                           4                                    
original modulation                        AM signal centeredat
signal                          2 times the carrierfrequency

The high frequency component can be filtered off leaving only the original
modulation signal.

This technique has one serious drawback. The problem is how to create the
exact carrier frequency. If the frequency is not exact, the entire baseband
signal will be shifted by the difference. A shift of only 50 Hz will make the
human voice unrecognizable.

Consequently, most radio receivers use an oscillator to create, not the carrier
signal, but another intermediate frequency. This can then be followed by an
envelope detector.

3.2.3.3 Squaring Detector
The squaring detector is also a synchronous or coherent detector. It avoids the
problem of having to recreate the carrier by simply squaring the input signal. It
essentially uses the AM signal itself as a sort of wideband carrier.

Aud io
AM                           LPF
X

SystemView Model
The output of the multiplier is the square of the input AM signal:

2
                                                   
 sin  c t  sin  c   m t  sin  c   m t 
m                   m
            2                   2                  

Since the input is being multiplied by sin  c t , one of the resulting terms is
the original modulation signal.

The principle difficulty with this approach is trying to create a linear, high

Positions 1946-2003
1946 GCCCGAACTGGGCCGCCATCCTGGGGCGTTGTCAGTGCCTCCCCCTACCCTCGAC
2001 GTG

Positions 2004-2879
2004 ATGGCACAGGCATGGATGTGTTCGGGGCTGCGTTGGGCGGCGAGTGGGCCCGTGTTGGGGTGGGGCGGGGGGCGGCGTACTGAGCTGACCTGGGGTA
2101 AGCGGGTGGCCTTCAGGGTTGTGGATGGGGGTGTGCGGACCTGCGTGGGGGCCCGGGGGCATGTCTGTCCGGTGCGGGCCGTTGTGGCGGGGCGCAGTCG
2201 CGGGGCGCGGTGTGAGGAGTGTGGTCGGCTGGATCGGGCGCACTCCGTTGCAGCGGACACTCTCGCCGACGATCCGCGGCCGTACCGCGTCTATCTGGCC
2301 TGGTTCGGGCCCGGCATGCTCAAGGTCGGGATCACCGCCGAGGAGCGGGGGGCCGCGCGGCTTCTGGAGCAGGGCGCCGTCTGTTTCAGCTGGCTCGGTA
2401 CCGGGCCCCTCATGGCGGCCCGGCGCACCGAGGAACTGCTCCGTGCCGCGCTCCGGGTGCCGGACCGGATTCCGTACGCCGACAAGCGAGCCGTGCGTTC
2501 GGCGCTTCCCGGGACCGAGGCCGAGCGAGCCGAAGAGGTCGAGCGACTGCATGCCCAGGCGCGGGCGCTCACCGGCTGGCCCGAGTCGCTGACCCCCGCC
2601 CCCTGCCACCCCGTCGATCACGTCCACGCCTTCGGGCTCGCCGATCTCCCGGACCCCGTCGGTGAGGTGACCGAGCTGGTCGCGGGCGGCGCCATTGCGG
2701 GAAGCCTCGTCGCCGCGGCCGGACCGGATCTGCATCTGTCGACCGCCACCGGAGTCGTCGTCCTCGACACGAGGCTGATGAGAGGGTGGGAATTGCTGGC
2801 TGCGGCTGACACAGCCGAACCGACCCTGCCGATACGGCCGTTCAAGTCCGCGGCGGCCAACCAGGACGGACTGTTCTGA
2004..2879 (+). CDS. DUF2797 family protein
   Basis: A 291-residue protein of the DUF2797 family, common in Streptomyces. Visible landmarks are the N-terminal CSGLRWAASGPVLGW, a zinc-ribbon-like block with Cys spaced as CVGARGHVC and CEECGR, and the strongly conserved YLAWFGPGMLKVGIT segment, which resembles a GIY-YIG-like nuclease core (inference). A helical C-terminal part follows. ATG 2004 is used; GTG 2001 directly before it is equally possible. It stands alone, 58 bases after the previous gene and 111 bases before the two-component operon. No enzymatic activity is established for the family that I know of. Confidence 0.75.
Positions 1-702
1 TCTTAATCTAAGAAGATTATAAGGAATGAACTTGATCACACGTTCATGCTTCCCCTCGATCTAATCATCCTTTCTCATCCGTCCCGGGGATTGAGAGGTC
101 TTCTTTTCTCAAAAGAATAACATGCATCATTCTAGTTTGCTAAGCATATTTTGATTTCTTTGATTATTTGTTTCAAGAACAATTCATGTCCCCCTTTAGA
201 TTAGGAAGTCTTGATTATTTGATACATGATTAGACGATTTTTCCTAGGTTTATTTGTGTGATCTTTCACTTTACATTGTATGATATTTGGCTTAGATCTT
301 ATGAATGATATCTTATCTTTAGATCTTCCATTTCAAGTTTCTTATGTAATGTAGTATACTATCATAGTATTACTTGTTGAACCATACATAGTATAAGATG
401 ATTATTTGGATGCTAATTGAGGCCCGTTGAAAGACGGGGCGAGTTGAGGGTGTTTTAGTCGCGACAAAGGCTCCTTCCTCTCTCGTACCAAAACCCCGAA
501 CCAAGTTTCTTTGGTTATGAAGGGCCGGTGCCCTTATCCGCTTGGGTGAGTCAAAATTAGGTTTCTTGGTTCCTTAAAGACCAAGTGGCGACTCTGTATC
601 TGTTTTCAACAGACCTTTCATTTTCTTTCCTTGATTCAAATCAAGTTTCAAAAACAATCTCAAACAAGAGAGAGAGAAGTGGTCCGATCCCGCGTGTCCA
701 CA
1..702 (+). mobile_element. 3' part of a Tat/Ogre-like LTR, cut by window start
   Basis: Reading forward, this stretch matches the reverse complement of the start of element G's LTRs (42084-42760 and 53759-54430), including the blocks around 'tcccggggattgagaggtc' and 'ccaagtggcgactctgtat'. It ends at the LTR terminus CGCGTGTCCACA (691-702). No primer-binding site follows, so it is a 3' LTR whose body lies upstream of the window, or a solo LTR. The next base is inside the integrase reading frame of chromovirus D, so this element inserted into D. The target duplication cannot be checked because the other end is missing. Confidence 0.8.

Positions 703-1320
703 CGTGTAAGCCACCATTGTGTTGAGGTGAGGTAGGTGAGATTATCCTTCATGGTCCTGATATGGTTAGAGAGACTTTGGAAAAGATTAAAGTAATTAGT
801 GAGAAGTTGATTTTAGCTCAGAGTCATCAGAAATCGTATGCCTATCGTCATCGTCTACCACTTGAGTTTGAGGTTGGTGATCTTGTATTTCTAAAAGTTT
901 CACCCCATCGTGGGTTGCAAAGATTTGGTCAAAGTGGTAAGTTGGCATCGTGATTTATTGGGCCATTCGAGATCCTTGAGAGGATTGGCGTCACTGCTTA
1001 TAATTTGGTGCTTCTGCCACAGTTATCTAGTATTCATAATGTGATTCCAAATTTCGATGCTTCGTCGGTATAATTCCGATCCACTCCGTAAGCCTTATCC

frequency multiplier.

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3.3      AM Modulators
A basic equation describing amplitude modulation is:

e am  1 m sin  m t  sin  c t
From this we notice that AM involves a process of multiplication. There are
several ways to perform this function electronically. The simplest method uses
a switch.

3.3.1    Switching Modulators
Switching modulators can all be placed into two categories: unipolar and
bipolar.

3.3.1.1 Bipolar Switching
The bipolar switch is the easiest to visualize. Note that an AM waveform
appears to consist of a low frequency dc signal whose polarity is reversing at a
carrier rate.

SystemView Bipolar Switching Modulator Model

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D CO f fset

Mod ulated
Carr ier

Mod ulatio n S ig nal

The AM signal can be created by multiplying a dc modulation signal by ±1.

+1

-1
T

The spectrum of this signal resembles:


 n   2nt 
F f t   
4
sin  cos       
n 1 n      2   T 
If the square wave switching function has a 50% duty cycle, this simplifies to:


1  2nt 
F f t  
4
     cos
 n 1,3,5... n  T 


Physically this is done by reversing the signal leads:

em

dc

Revers e at th e carr ier rate

The process of reversing the polarity of a signal is easily accomplished by
placing two switch pairs in the output of a differential amplifier. The MC1596
is an example of such a device.

LM1596 Balanced Modulator-Demodulator by National Semiconductor

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V cc

V ou t

ec

em + dc

As noted above, a square wave is comprised of an infinite number of odd
harmonics. Consequently multiplying the baseband or modulation signal by a
square wave creates an infinite number of sum and difference frequencies,
each of which constitutes an AM signal.
Bas eb an d Sp ec tr um
A mplitud e

f                     f                             3f                        5f
m                     s                                 s                     s

fs - f        fs + f
m             m

A band pass filter can be used to select any one of the AM signals. The
number of different output frequencies can be significantly reduced if the
multiplier accepts sinewaves at the carrier input.